It just makes sense that your upvotes/downvotes should have more voting power than the ones coming from, say, myself.
As far as "who is voting" for arguments sake a member of SCOTUS joins HN and decides to cast a vote. Or a member of SCOTUS joins HN and after a period of 2 years has low karma, because, they don't have much time on their hands. I'm not exactly sure why someone who has not been a member for a long time or doesn't have a high karma score isn't to be trusted with voting. And why someone who decides to spend a lot of time on HN should be given more privileges.
(And no, this is not comparable to app.net. The money isn't sufficient, you need the moderators just as much. You need both.)
2) Rate every other voter against moderators' votes.
If voter upvoted the same as moderator, then increase weight of such voter in the future.
If voter upvoted against moderator vote -- decrease future voter's weight.
3) For every comment calculate weighted upvote/downvote total based on voters clicks and weights calculated in #2.
I think it's different from the existing "flag", or at least how I understand it: Currently, I'd only hit flag if something is deeply offensive / illegal / spam. And I think flag only exists on posts?
What's your definition of a "nasty comment"? How do you distinguish between a "nasty comment" and a comment that voices an unpopular opinion?
I understand what you're trying to accomplish, however I worry that a side effect will be the further silencing of opinions that go against the HN popular consensus.
PS: I hope
That way, the community knows what the values are, etc. To be honest, looking at HN I'm not sure where on the site to find these values right now, myself. I just try to be my own reasonable self :)
It seems that HN may be different things to different people, so perhaps allowing the presentation to be customized might put people at ease?
But the latter half of your comment intrigues me...
Delete insulting comments that cross the line. Trolling is like pornography. You know it when you see it.
After three offenses, delete that person's account. After 5, ban their IP address.
Let me explain. Currently everything has one score. So, give it a second score that also starts at 0. Instead of score "1 point" it would score "1 point (1 point at adult table)."
Then the adults at the adult table would immediately downvote anything that isn't adult (this only concerns its score at the adult table) and can upvote highly reasoned but nuanced posts, and so forth. However, there are not so many at the latter table. So, the former table might go from -2 to +100 maybe the second score has most comments untouched (at 1), with a few downvoted, and a few upvoted.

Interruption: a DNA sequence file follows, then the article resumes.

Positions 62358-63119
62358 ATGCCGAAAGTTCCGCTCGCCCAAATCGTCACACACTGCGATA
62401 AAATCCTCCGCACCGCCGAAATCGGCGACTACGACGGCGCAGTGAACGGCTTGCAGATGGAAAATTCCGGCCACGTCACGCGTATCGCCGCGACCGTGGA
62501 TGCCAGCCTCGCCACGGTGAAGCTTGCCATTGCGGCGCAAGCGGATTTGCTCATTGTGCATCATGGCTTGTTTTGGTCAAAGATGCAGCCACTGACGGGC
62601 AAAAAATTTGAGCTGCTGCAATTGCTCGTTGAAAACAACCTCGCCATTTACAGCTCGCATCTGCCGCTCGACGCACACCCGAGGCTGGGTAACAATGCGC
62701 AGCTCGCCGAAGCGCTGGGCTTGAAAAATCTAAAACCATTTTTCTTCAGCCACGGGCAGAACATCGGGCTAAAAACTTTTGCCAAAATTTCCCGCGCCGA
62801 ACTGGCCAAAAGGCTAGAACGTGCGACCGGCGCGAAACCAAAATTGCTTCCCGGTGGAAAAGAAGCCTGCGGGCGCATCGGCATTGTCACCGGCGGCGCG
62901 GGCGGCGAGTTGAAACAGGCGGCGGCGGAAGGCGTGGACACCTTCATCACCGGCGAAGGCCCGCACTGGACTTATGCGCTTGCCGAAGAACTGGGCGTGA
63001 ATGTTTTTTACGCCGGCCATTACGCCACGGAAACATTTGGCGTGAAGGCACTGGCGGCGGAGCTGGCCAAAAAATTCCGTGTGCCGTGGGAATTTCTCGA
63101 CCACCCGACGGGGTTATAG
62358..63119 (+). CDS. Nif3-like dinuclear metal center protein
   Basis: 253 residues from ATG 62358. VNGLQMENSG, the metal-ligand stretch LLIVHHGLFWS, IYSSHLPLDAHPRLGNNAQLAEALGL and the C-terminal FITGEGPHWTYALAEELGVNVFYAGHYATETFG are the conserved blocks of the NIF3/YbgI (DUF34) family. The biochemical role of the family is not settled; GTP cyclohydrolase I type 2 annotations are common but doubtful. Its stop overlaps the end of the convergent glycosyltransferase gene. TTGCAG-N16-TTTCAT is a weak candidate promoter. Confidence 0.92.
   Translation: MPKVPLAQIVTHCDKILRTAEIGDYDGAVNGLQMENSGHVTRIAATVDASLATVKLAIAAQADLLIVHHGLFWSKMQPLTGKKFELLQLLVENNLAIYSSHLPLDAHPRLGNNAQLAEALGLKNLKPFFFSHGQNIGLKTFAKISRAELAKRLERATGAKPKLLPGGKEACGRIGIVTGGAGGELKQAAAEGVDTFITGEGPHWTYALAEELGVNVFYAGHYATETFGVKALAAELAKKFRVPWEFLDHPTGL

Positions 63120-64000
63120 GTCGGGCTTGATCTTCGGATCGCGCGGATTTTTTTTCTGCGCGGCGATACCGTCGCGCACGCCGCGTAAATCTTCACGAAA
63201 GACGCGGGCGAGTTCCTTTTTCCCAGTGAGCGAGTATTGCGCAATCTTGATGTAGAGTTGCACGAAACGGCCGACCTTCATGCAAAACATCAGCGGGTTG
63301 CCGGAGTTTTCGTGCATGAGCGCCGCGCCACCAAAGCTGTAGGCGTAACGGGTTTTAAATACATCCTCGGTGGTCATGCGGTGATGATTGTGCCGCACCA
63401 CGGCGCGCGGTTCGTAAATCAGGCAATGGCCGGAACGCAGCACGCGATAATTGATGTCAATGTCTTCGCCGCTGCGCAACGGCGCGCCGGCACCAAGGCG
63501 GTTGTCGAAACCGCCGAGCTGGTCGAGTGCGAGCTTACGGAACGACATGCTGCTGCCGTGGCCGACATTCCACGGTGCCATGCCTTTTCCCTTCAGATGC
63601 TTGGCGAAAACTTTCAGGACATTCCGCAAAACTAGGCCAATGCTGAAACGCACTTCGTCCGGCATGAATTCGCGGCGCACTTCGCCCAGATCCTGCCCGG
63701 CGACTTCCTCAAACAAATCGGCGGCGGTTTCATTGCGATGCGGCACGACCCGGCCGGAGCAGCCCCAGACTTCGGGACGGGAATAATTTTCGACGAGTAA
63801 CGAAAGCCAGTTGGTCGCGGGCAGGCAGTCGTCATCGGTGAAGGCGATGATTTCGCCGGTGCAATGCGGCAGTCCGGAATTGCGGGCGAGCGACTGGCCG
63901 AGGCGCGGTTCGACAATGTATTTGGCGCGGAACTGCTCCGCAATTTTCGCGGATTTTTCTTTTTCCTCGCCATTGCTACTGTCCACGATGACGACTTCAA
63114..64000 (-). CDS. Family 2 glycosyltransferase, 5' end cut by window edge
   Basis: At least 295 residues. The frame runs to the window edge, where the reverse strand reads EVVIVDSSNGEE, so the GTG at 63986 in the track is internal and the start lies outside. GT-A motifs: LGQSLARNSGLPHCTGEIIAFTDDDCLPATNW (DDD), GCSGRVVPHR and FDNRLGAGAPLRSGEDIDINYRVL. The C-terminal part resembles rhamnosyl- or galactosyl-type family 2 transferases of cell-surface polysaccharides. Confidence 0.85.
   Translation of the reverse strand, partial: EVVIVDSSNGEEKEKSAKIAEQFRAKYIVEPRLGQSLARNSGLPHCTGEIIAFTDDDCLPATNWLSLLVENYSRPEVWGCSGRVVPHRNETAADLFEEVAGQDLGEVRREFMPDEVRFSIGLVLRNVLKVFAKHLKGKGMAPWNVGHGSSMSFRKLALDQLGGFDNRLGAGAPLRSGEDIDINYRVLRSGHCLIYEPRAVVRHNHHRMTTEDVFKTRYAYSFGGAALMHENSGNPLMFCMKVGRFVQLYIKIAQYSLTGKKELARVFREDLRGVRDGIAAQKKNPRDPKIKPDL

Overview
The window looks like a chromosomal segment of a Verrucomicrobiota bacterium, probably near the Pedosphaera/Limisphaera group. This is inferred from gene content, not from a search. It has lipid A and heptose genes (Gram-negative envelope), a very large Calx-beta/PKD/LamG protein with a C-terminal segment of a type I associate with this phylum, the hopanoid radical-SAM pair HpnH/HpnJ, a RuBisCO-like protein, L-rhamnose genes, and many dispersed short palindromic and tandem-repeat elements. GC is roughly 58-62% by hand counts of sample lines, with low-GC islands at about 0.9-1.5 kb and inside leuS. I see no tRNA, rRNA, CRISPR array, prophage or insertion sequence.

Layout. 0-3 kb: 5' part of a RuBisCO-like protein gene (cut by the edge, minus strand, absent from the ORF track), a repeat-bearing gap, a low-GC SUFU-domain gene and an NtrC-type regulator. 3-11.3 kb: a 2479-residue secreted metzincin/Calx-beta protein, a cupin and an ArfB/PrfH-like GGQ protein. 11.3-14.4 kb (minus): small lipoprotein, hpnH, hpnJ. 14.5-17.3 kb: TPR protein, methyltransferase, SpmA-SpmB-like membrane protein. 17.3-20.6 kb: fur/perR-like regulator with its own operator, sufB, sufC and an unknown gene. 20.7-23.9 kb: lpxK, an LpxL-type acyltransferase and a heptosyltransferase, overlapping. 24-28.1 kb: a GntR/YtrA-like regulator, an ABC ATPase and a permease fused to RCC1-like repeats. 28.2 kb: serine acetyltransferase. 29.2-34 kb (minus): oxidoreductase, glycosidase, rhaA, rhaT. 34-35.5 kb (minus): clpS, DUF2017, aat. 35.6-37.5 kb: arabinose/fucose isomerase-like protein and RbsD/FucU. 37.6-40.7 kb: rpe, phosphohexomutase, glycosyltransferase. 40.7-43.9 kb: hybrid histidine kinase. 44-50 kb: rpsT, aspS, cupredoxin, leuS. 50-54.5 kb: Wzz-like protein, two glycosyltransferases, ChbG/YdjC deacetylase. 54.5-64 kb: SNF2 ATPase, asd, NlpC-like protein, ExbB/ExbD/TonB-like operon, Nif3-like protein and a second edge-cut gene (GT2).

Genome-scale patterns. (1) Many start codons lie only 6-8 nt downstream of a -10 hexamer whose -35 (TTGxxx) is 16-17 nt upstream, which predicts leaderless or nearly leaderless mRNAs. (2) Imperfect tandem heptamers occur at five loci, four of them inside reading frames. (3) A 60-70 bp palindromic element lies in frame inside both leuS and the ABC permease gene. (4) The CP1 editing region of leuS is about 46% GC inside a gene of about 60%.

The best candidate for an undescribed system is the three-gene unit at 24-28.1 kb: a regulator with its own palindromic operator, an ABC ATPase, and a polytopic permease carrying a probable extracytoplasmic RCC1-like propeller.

This way, you could have a children's table (current reddit) with its thousahds of votes, and good comments languishing at 0, and the adult table, where the same 0 normal score comments can have high votes at the adult table, and so forth.
So, here on hackernews, you could have a "serious" or a "founder's" table. And you could have a snarky table for people that just like having everything picked apart - where, "correctly" (per policy) we (the serious table) would vote the snarky comments down.
So, to illustrate. Here is a snarky comment "Oh, I see. So it's like a coupon system where you insert yourself into a transaction and book the whole transaction as revenue, deducting the actual 'rest of the transaction' as cost. So even though you lose on every transaction, you make it up in volume! Hey, it worked for groupon, right? :)"
This starts at 0, 0 for the snarky and serious table respectively. The serious table immediately gives it a downvote, so it is now at 0, -1, and then another, 0, -2, and soon it's hidden here: 0, -3. Meanwhile the people shifting through the trash say, "hey, ZING!!" and promote it, it gets to 5, -3, then 10, -3 then - if this place degenerates into reddit, hundreds of points, -3 respectively.
The serious or adult table is not impacted. It's not even visible. Meanwhile the snarky guys can have their children's talk.
(here is the rest of my comment. I shifted the above to the top for more visibilty.)
like many others I had a "rude introduction" to hackernews, not from real connections in the startup world (which I have) but from low-quality forums. In my case I regret even the choice of username, and would change it if I could (maybe indicated to show that it's new). I wouldn't now shirk away from using my real name or a close alias - something I never do online.
So, in my case what would have mitigated my behavior is seeing where my traffic was coming from and treating accordingly. I certainly wasn't typing it into the browser URL bar. Secondly, you could have a prominent button "New to hackernews? Learn about this community, which is a more serious one than most online communities: a lot of personal connection is on the line". Then explain why, and what we get out of behaving the way we do.
Finally, as of now I can either upvote or downvote a nasty comment. There is no right answer. But you can change this in a minute. If defining the correct way to vote as "downvote any negative comment not leavened by positivity - we need all the positive thinking we can get", then I would start voting correctly. It's like Wikipedia. I don't add what I know - I add what I can prove with a reference. I don't delete uncited folklore because it's not a good read - I do so because that's the correct action.
So, policies (as is the case with Wikipedia) help immensely.
It is too bad that more than a couple voting toggles would be too cumbersome; otherwise both ideas could co-exist as four sets of up and down arrows.